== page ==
I found the Research Ethics reading to very interesting. Being a business student, I found particular interest in the discussion of the big business in research ethics. In this section of the chapter, Webster discusses how biotechnology companies have attracted financial investment from private sector companies that have attracted many of the stock markets throughout the world. This brings up a ethical dilemma for the scientists involved in these companies as well as the executives that run the companies.
On page 211 of the Research ethics chapter, Webster discusses how their is a close relationship between the culture of research and the culture of money within these organizations. This raises the ethical dilemma of when announcements about scientific research and findings are made public and released to money markets. One serious dilemma here is are the executives in the biotechnology companies pushing their scientists to make big breakthroughs with their technology in order for the companies stock to increase? Also, are these companies giving bonuses and other financial incentives for their scientists to make these breakthroughs? This brings up the other dilemma of 'are these significant breakthroughs researched properly and truly accurate'?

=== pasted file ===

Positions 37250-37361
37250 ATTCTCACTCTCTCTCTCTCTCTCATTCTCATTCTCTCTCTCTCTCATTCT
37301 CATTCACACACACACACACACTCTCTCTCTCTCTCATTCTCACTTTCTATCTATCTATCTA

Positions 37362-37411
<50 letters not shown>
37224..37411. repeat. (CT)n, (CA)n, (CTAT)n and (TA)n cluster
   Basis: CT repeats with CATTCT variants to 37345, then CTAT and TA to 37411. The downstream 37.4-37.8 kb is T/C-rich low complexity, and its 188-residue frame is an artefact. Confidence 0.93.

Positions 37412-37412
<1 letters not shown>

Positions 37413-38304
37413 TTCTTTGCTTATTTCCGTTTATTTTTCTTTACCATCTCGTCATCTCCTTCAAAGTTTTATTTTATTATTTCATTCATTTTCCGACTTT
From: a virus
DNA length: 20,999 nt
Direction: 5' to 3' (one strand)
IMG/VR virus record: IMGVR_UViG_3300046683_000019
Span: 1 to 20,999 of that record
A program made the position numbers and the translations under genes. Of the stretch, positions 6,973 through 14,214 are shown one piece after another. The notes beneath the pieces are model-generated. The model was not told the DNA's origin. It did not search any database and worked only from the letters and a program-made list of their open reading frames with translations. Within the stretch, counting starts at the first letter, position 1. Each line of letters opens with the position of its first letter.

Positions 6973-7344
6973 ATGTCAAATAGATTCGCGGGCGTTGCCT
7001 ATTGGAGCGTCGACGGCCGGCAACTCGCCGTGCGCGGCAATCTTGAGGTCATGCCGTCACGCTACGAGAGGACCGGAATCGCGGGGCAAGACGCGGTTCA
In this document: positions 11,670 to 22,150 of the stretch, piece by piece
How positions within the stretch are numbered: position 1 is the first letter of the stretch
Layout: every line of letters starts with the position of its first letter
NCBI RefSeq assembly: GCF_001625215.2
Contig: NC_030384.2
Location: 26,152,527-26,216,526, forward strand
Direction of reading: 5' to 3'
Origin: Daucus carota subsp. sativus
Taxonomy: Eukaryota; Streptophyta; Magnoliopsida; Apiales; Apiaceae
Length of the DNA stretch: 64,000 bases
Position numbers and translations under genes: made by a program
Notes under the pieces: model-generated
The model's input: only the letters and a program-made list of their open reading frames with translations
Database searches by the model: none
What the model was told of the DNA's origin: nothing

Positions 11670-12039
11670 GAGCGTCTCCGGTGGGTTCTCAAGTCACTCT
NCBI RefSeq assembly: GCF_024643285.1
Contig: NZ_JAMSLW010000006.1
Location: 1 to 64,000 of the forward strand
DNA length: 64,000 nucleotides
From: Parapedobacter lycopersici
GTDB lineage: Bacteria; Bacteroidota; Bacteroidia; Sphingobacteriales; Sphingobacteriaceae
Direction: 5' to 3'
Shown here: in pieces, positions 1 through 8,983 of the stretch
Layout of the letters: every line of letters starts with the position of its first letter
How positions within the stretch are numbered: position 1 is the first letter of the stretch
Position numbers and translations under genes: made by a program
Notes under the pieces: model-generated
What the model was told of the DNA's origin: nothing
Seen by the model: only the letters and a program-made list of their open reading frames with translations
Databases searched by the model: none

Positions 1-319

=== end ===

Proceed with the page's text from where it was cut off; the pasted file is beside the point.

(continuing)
Personally, I feel that their is a major conflict of interest present in these biotechnology companies. The financial gains that are associated with these companies based on breakthroughs made by scientists are significant. Since they are private sector companies, it is more difficult it is difficult to regulate the announcements of major breakthroughs in their research, so I feel that it is a very difficult issue to deal with. If these scientists do act unethically and give false information of their research, their could be very significant financial implications for the company, as well as the pure unethical nature of proclaiming a breakthrough in a certain science that could ultimately change peoples lives.